See detailEssays on the Economics of Migration, Inequalities, and Culture
Maleeva, Victoria UL

Doctoral thesis (2022)

The present doctoral thesis consists of three chapters of self-contained works about the economics of migration, inequalities, and culture. In the first chapter, I introduce the thesis outline and discuss ... [more ▼]

The present doctoral thesis consists of three chapters of self-contained works about the economics of migration, inequalities, and culture. In the first chapter, I introduce the thesis outline and discuss each chapter's research questions. The second chapter explores the effects of mass migration on individual attitudes towards migrants. Using several data sources for the mass migration of Ukrainians in Poland between 2014-2016, this chapter is focused on how a massive exogenous increase in the stock of migrant residents and migrant co-workers affects the perception of migrants. Using both an IV methodology and a difference-in-difference analysis, I test two hypotheses: the labor market competition and contact theory, and find some evidence favoring the second. First, difference-in-difference analysis shows that Poles become more welcoming to migrants in regions with more job opportunities for migrants. Second, I find that an increase in the size of the migrant group affects attitudes towards migrants positively, inside a group of natives with similar demographic and job skills characteristics. The third chapter explores how poverty can be explained by marital status and gender, using the RLMS-HSE household survey. This research shows that divorced women exhibit lower poverty levels than divorced men by employing longitudinal data from the Russian National Survey (RLMS-HSE) from 2004 to 2019. The result remains qualitatively invariant when considering a theoretical probability to divorce for married couples that take into account the age of the partners, labor force participation, and education. A higher probability to divorce impacts positively only men's poverty level. Investigating an inter-related dynamic model of poverty and labor market participation, we find that divorced women work more than divorced men, which is why divorce hits harder on husbands than on wives. In the fourth chapter of the thesis, we study the effect of past exposure to communist indoctrination during early age (9-14 years) on a set of crucial attitudes in the communist ideology aiming to create the \emph{new communist man/woman}. We focus on the indoctrination received by children during their pioneering years. School pupils automatically became pioneers when they reached 3rd or 4th grade. The purpose of the pioneer years was to educate soviet children to be loyal to the ideals of communism and the Party. We use a regression discontinuity design exploiting the discontinuity in the exposure to pioneering years due to the fall of the USSR in 1991, implying a strong association that hints to causality. We find robust evidence that has been a pioneer has long-lasting effects on interpersonal trust, life satisfaction, fertility, income, and perception of own economic rank. Overall, these results suggest that past pioneers show a higher level of optimism than non-pioneers. Finally, we look for gender differences because various forms of emulation campaigns were used to promote the desired virtues of the new communist woman. However, we find no evidence of the effect of exposure to communism on women. The indoctrination seems to have left more substantial effects on men. [less ▲]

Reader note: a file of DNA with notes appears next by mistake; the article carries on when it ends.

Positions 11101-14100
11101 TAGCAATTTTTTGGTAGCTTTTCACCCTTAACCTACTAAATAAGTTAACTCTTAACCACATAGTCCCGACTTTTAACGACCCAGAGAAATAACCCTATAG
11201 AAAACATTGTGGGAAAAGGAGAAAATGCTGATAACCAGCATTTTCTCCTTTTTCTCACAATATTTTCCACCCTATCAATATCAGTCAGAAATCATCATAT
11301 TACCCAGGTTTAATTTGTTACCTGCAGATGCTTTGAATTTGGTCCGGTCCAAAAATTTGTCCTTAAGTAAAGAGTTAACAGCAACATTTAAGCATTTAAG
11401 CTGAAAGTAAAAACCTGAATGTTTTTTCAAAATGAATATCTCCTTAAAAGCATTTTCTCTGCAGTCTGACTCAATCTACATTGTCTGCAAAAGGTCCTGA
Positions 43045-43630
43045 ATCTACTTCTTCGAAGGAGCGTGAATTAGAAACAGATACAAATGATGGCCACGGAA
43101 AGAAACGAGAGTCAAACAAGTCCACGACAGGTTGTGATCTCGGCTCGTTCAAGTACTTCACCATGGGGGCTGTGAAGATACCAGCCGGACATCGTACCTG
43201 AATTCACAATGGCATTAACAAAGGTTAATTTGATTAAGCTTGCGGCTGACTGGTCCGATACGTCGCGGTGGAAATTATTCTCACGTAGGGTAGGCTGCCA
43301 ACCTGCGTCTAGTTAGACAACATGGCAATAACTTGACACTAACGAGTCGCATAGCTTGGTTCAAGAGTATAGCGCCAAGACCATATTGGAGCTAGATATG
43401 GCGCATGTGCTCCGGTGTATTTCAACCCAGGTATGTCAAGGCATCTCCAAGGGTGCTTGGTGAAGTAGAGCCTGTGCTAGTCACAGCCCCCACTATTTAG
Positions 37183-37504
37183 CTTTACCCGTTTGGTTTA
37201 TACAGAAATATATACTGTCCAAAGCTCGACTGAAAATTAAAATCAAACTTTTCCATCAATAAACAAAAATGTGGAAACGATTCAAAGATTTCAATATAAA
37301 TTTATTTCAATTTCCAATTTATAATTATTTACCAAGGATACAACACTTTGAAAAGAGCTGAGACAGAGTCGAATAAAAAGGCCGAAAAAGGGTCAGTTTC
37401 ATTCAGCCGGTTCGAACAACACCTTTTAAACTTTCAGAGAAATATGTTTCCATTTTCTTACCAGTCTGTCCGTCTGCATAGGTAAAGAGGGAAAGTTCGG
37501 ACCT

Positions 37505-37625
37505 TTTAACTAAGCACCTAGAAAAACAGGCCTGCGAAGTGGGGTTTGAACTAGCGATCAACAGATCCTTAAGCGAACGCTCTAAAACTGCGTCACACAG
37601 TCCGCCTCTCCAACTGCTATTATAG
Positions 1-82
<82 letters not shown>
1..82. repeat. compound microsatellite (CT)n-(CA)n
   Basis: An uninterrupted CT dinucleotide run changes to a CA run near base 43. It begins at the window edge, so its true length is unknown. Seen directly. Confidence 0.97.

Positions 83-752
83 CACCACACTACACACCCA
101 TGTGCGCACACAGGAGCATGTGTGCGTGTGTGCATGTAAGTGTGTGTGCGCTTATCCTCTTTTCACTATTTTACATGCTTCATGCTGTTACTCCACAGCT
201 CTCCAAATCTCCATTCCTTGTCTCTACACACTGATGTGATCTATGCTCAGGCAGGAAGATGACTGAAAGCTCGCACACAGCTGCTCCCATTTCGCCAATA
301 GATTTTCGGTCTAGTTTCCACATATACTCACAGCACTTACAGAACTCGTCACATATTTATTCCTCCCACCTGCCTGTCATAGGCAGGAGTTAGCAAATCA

Detailed reference viewed: 54 (15 UL)